Jupyter Notebook in our Development Process

Over the past years, Jupyter Notebook gained much interest from the programming community and is considered one of the most useful and popular tools you can currently find. We’d like to share with you our opinion of Jupyter Notebook and how exactly we used it in our development process.

What is Jupyter Notebook?

Jupyter Notebook (earlier known as IPython Notebook) is an interactive computing environment which allows you to work on notebook documents that can contain live code, explanatory text, equations and multimedia resources like audio and video. Jupyter can and very often is used for scientific purposes as well as data transformation, numerical simulations, and machine learning. It supports over 40 programming languages, especially ones used in data science like Python and R.

For us, Jupyter Notebook is a really great tool. Code cells and easy way of creating data visualizations inside notebook are really helpful.

Live Access to Django APP through Jupyter Notebook

Django is one of our favorite web frameworks. Some of you probably know this, but there is a good library called django-extensions which adds a couple of useful elements. One of those extensions is django shell_plus which can be run as a notebook. This gives us some new options for working with Django, all of them based on Jupyter Notebook characteristics and features. For example, we can easily extract django orm objects, apply any operations we need and save them back to database.

This became especially useful during development of one of our data analysis platforms. We had an API deployed in production server. Sometimes we had to work on complex computations off-schedule which were normally automated and ran during nights or weekends. Without Jupyter we had to go through Rancher (awesome docker orchestration platform we use), run console on app container, initiate the shell_plus and only then we had access to Django objects. Moreover, if we had to do the same computation again we had to repeat all the steps again, previous work was lost in terminal history. Not very effective.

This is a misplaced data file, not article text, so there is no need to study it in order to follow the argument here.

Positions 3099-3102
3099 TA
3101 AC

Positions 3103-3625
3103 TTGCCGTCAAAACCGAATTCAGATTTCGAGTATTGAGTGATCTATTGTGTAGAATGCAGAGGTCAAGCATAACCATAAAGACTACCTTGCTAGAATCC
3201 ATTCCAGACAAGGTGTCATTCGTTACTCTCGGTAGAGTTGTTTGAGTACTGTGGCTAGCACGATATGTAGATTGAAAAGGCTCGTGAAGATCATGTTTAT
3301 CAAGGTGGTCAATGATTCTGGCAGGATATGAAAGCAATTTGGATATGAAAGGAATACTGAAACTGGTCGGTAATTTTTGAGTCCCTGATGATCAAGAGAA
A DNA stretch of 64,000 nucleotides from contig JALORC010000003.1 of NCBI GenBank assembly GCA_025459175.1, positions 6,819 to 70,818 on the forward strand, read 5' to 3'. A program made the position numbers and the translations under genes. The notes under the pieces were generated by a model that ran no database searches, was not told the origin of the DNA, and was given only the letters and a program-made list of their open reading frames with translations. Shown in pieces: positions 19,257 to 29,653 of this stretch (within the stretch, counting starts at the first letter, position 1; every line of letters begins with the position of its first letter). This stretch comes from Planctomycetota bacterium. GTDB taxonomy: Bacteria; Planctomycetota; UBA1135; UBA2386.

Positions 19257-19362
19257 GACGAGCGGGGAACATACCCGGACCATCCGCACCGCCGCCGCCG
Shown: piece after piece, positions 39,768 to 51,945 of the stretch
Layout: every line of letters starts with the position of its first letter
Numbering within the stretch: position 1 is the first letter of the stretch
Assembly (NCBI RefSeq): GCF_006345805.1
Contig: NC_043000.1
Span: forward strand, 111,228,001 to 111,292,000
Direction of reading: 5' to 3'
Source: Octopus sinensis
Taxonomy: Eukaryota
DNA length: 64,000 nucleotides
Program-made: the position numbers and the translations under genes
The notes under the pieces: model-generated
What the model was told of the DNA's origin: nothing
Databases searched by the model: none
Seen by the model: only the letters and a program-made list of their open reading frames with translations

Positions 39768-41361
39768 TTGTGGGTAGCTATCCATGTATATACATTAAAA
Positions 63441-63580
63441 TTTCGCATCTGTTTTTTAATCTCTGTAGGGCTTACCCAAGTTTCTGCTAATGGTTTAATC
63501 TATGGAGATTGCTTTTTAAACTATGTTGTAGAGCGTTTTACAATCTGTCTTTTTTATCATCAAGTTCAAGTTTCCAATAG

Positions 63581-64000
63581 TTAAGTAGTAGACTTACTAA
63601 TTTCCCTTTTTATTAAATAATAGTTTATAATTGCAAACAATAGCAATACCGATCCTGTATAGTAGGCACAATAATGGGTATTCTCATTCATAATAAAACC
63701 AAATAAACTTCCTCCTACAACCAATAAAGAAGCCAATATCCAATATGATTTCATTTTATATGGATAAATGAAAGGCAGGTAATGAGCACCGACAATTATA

What we did to overcome this issue was as simple as running

manage.py shell_plus --notebook  

on app container and exposing Jupyter port so that we could connect to it remotely (no worries, we secured it too).

We could “store” all of the necessary scripts in our notebook, run them and add new ones. And all of it had to be written just once. Additionally, Jupyter’s code cell architecture gave us an opportunity to just run a single, secluded script without running the whole set.

Possible future implementation

Theoretically, we could make a set of different notebooks divided thematically; for example one for operations on projects, one responsible for portfolios etc. We also consider creating a Docker image which would, by default, add the option to work through Jupyter Notebook to each Django project.

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